Home » How to manage Ramadan with an eating disorder￼
Throughout the month of Ramadan, Muslims fast as a reminder of the human duty to help those in need. This entails not eating or drinking anything, including water, from dawn to sunset.
Ramadan can be considered the utmost expression of religious dedication for many Muslims. However, for those struggling with a past or present eating disorder it can be a triggering and even harmful period.
As Ramadan is approaching, in this article we will explain how you can cope during this time, whether you choose to fast or not, as ultimately, it is up to YOU and we hope to facilitate empowered choices.
Validating fasting for religious purposes can be an opportunity for your eating disorder to obscure your food restriction with the veil of devotion to Islam. Even if you are medically cleared to participate in Ramadan, the fasting practice can still make you poorly.
Fasting can strengthen your eating disorder voice, put a strain on your improvements, or even elicit a relapse. For example, if you are prone to overeating, there are chances you will overindulge at Sehri or Iftar, which can make you feel distressed and uncomfortable. On the other hand, if you engage in restrictive eating behaviours, fasting can be damaging to your recovery and health.
For all believers, fasting during Ramadan can be an extremely challenging practice not only physically, but mentally too. Even though it is one of the five pillars of Islam, there are exceptions to Ramadan as per the Surat-Baqarah of the Quran1. Allah ‘does not intent hardship’ for those who are ill, as it would be detrimental to their health.
It’s painfully true that for some people, eating disorders and other mental health conditions do not fall under the category of “illness”. We want to remind you that your eating disorder, visible or not, IS AN ILLNESS. You have valid reasons to not abstain from food and drink and suffer in silence this time of the year.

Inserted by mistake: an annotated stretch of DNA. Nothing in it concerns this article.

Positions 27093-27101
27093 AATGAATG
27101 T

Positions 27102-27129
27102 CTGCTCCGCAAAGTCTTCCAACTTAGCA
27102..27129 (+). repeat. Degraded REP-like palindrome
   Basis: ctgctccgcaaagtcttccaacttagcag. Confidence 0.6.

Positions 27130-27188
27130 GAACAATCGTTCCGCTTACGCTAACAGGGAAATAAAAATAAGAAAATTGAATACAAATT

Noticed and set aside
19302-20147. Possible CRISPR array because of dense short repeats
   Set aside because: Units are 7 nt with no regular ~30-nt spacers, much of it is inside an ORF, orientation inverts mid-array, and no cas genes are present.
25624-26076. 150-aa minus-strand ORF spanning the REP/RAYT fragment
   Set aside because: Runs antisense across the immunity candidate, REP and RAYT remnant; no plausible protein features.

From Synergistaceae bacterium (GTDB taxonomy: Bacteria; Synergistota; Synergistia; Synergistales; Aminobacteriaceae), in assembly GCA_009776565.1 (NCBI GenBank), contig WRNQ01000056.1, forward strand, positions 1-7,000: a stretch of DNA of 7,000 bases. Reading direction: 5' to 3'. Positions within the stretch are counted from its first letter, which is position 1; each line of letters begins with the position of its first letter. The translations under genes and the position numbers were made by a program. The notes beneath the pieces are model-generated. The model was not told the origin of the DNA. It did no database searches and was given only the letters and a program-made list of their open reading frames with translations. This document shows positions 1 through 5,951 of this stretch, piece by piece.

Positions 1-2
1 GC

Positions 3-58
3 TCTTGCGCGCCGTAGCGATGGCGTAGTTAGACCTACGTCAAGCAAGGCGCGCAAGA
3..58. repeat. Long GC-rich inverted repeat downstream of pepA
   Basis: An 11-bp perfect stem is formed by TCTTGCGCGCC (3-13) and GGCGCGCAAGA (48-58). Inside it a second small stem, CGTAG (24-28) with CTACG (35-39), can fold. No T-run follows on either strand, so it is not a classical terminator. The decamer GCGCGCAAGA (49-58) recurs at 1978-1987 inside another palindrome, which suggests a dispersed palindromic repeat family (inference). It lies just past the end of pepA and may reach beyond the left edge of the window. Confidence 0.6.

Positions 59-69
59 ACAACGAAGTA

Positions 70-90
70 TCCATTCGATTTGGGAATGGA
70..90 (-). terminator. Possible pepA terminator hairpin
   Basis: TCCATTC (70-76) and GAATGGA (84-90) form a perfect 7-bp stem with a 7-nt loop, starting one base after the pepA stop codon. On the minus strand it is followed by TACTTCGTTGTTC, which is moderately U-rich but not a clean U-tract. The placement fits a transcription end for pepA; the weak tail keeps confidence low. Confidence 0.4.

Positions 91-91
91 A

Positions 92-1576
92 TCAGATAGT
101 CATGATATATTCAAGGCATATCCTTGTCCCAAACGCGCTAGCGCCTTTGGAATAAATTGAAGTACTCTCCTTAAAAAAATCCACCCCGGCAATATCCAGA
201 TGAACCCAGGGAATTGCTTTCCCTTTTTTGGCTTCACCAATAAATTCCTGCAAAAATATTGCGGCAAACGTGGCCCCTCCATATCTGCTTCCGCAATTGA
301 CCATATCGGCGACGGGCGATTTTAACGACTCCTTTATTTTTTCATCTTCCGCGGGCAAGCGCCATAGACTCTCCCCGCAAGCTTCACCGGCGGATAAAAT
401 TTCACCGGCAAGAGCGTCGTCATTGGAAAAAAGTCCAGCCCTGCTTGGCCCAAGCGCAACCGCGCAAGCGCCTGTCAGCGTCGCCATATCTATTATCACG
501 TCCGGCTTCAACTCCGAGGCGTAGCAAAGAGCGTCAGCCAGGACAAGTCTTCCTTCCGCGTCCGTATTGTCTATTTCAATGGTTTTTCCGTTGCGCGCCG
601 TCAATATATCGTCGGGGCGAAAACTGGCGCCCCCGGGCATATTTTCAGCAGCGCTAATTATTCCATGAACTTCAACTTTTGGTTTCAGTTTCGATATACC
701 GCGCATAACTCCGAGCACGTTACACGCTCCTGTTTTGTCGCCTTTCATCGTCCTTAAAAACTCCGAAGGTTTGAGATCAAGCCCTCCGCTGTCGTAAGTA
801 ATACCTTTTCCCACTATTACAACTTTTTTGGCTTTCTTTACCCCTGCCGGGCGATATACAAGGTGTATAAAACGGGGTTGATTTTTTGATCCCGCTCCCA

Remember, not taking part is NOT a weakness in faith, and you shouldn’t feel guilt or shame for not fasting.
Ramadan is so much more than fasting. True spirituality always comes from within. If you are not fasting, you can focus on other ways to participate that have nothing to do with when or how you feed yourself.
Be kind and compassionate towards yourself. You are not the only one with this struggle and internal conflict. You do not need to fast because of family or peer pressure, and do not let anyone question your faith. You are no less Muslim than someone who decides to observe Ramadan. If you choose not to fast, you are making the right choice for yourself. Remember, Allah does not want to make things difficult for you.
Do not be afraid to ask for support and speak up. Whether this is professional help or speaking with a community that shares the same interests and struggles.
Dimitra Theodoraki, BSc, RD
Team EHL x
Embody Health London champions food freedom, positive body image, mental health and emotional wellbeing through a uniquely blended scientific and holistic approach. The EHL team specialises in treating chronic dieting and eating disorders by coaching clients to build confidence and reduce anxiety around their eating habits and food choices.
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